The Secrets’ “Somethin Good For Me” / “Love” has as obscure an origin as any single out there. The band may have been from southern Illinois or eastern Missouri, but I don’t know anything definite yet. The only name I can associate with the group is Ivan White who wrote both songs.
“Somethin Good For Me” is lo-fi perfection, offering plenty of atmosphere over a chunky rhythm, a pleading vocal and a simple but apt lead guitar break.
“Love” slows it all down and substitutes accordion for the rhythm guitar. I’d put up a clip but my copy gets scratchy sounding on this side.
Released around 1967 on Raven 18569/70, with production credited to “Div – JLJ Enterprise”. This is a Rite release, as was the other Raven release I know of, Johnny Apollo “You’re Sixteen” / “Shake the Hand of a Fool” on Raven 17829/30 from a year or two earlier, with J. Hutcheson credited as director.
Rite 286 is found in the deadwax, an early Rite account number dating back to 1960. 286 was used for at least two other singles: the Harmony Echoes single “Wonderful Guest” / “Gospels Singers Heaven” on Echo CP-6759/60 from 1961, out of WFRX 1300 AM, West Frankfort, Illinois, featuring Joe Williams, Phyllis Williams, Rolla Martin and Don McCool.
Also for Amateur 11421/2, the Coachmen “Lonely Rider” / These Memories of You”, folk & pop from 1963 out of Maplewood, Missouri with J. Buchman credited on the label.
Maplewood is just west of St. Louis, and 115 miles northwest of West Frankfort. It seems possible the Secrets come from this area of southern Illinois or eastern Missouri.
The Classics came from Chatham, New York, a town about 30 miles southeast of Albany. I live not far from the village and my son goes to the local public school, so I’ve been very interested in learning more about this band.
In March of 1966 the band released four songs on a Rite-pressed 7″ EP with the Ram Records label. I’ve heard all four songs and can attest to the veracity of the old G45 description of the songs:
The four songs cover a lot of ground stylistically from the cute pop-fantasy (not psych) of “Pink Cats” through sweet harmony pop (“I Don’t Wanna Be Around”), and a restrained, double-speed rendition of the “Bo Diddley” classic. However, it’s “Mean Woman” that we’re here to talk about…a chunky, chugging riff-driven garage mover further propelled by clean stuttering electric lead lines, rumbling toms and call-and-answer vocals. A stunning release, rare as hen’s teeth.
In June of 1966 the band traveled to Nola Recording Studios at 111 West 57th St. in Manhattan. Also known as Nola’s Penthouse Studio or “The Penthouse Sound Studios of V.J. Nola” on the early acetate labels, the studio was a capacious room that opened circa 1940 on the 17th floor of Steinway Hall. The studio was owned by Vincent Nola and his son Tommy Nola. It closed in February 2014 due to construction to extend the building’s height.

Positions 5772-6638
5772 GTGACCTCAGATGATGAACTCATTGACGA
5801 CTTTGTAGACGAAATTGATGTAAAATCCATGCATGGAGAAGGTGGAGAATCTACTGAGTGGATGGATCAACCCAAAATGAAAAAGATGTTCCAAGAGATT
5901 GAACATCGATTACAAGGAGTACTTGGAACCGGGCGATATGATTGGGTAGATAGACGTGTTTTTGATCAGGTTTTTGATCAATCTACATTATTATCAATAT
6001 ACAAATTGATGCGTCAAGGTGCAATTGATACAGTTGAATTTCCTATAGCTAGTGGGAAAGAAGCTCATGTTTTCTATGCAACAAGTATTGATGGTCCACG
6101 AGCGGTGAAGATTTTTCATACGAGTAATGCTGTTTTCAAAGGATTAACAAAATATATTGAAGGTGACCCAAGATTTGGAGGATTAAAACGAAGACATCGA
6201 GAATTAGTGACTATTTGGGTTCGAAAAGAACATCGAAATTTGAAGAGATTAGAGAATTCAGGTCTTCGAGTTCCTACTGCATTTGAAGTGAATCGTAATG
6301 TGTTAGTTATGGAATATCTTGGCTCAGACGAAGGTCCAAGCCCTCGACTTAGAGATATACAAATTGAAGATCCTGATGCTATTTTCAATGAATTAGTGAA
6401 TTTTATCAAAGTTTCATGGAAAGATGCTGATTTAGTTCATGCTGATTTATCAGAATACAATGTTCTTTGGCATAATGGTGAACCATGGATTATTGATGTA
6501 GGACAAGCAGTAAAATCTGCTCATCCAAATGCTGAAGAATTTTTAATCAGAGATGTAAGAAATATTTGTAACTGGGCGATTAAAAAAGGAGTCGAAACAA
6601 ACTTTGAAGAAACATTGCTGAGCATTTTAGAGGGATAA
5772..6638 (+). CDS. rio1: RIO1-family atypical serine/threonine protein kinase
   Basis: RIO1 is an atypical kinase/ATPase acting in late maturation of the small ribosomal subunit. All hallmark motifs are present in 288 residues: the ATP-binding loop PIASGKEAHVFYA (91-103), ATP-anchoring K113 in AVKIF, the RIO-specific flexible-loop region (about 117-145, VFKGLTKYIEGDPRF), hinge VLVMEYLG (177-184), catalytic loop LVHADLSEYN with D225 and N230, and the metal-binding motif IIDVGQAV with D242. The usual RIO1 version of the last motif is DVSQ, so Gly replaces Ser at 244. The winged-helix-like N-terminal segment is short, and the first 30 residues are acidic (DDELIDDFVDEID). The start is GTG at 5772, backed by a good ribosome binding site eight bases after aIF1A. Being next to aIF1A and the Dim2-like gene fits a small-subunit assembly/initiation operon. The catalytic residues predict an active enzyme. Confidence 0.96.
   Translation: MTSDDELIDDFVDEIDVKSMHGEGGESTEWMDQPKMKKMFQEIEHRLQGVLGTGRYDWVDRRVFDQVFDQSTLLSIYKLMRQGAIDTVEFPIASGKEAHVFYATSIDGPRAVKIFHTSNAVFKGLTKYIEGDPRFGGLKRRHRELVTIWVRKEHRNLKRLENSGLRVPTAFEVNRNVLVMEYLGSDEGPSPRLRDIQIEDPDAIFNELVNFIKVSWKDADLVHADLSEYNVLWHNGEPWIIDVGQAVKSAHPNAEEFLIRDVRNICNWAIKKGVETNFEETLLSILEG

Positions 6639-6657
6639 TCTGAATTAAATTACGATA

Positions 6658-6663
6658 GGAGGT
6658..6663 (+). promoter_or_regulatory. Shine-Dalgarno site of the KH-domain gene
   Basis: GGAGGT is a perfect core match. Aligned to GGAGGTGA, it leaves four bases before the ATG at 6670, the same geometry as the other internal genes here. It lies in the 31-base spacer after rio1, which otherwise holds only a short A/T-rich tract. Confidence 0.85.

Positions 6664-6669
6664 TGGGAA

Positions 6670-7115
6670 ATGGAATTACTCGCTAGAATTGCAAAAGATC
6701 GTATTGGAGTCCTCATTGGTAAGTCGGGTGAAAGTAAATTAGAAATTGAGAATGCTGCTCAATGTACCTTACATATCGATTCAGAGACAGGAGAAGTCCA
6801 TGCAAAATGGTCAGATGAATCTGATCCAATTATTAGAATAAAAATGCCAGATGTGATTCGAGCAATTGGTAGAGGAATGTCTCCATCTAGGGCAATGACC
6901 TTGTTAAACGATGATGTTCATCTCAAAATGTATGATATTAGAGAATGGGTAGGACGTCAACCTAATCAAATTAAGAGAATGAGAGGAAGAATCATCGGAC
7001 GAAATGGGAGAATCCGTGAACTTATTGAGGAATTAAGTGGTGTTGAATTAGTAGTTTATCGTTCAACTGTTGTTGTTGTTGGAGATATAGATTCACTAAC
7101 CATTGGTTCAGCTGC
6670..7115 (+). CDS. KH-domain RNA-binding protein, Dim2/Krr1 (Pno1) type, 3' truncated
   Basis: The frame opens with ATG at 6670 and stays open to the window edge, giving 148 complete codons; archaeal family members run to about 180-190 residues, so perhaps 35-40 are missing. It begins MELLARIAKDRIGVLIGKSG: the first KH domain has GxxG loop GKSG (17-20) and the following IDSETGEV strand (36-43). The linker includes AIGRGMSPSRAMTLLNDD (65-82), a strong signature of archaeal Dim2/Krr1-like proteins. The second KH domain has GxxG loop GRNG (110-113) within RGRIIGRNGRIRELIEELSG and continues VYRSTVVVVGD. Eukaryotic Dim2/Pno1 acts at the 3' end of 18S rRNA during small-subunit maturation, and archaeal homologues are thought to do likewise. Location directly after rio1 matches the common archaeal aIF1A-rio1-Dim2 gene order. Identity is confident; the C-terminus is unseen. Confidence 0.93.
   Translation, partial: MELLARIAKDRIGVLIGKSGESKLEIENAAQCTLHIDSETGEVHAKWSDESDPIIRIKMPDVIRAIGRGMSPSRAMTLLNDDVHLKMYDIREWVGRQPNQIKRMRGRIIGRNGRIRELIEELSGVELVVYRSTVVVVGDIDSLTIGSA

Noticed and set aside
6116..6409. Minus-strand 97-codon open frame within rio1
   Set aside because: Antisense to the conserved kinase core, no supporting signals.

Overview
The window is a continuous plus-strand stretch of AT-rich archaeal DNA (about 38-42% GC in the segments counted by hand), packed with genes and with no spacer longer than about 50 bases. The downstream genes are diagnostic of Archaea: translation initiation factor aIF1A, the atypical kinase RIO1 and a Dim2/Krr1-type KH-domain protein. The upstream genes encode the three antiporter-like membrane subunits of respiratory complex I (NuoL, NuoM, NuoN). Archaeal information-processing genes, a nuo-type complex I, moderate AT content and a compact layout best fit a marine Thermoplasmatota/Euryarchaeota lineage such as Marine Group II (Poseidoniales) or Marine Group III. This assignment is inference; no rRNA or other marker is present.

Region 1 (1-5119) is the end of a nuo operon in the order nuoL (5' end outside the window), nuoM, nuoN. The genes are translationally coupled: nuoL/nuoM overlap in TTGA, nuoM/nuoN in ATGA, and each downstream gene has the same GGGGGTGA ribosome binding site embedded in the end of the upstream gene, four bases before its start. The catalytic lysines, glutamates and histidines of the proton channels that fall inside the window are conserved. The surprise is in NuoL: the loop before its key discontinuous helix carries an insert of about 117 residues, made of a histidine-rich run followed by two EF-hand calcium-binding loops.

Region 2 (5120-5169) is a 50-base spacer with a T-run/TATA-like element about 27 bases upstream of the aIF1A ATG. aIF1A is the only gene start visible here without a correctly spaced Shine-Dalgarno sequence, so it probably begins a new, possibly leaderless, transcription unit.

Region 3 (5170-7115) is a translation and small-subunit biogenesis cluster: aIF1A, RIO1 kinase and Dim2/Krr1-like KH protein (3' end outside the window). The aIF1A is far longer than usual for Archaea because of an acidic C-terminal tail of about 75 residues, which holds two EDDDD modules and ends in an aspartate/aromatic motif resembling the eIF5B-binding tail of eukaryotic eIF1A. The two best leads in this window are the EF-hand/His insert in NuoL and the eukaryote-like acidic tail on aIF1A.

Almost no one has heard any of the four songs the Classics cut on two unreleased demos recorded at Nola. I’ve been fortunate to hear one, “The World Can’t Take Time” which was backed by a song called “Bright Orange Clown” on one of the discs. The second demo has “Little Bo Peep” / “Baby Baby”.
There has been talk of a re-release of all eight songs, but so far nothing has come through.
There weren’t many bands in the Columbia County area in the 1960s. There were the Fownds (or the Founds) from Hudson who had two releases on Reeb. I will try to cover them soon. One notable single is by the Kynds, also from Hudson. The Kynds recorded at a studio in Kinderhook run by Earl Kennett, but I have yet to find any other recordings from that studio.
I’d appreciate any more information about the Classics.
The Malcontents (or Mal-Contents) cut an excellent single in early 1967, “(I’m a) Roustabout” b/w “Motivated Action”.
Members were all Norwood High School students:
Larry Groves – lead vocals, rhythm guitar Bob Mathis – lead guitar, harmony vocals David White – bass guitar Jan Elstun – drums
Bob Mathis wrote “(I’m a) Roustabout”, and lead singer Larry Groves wrote the great guitar instrumental, “Motivated Action”. With one side appealing to garage rock fans and the other a winner with the surf and rockin’ instrumental set, this record is in high demand these days.
Issued on the band’s own GEMS Records label and pressed by Rite Record Productions, which was based in Cincinnati. The release number 18347/18348 would date it to late 1966, but early 1967 seems more likely – fellow Norwood High student Joe Morgenroth wrote a letter to the Enquirer published March 4, 1967 about the Malcontents upcoming record.
Notices show bookings at Granny’s on Lytle Ave in Elsmere, Kentucky for a show on Friday, October 28, 1966 opening for the Denems, and a show on Sunday April 2, 1967 at the Lakeridge with Ivan & the Sabres and the Missing Links.
The Enquirer’s Teen-Ager supplement featured Jan Elstun on its August 20, 1966 cover, with a short article inside noting the band played regularly at the Millstone in the basement of the Zion United Church of Christ and the Footprint, a teen club on Montgomery Road.
The only info I could find on Goodly Rubenson was an article from September 6, 1968 that mentioned they would be playing the second dance at the Hillsdale Teen Club on 77 N. Broad St. in Hillsdale, Michigan the next day. I suppose they were local to the south-central area of Michigan around Hillsdale.
This 45 comes from the same month as that show, released on a Rite Press, Stonehenge 22889/22900. It is a low-fidelity recording, but has a lot of appeal, especially the top side, “Inside Outside”. That song and the flip “Crystal Love” were both written by Gaulin, no publishing info listed. Ray Lantz produced the 45.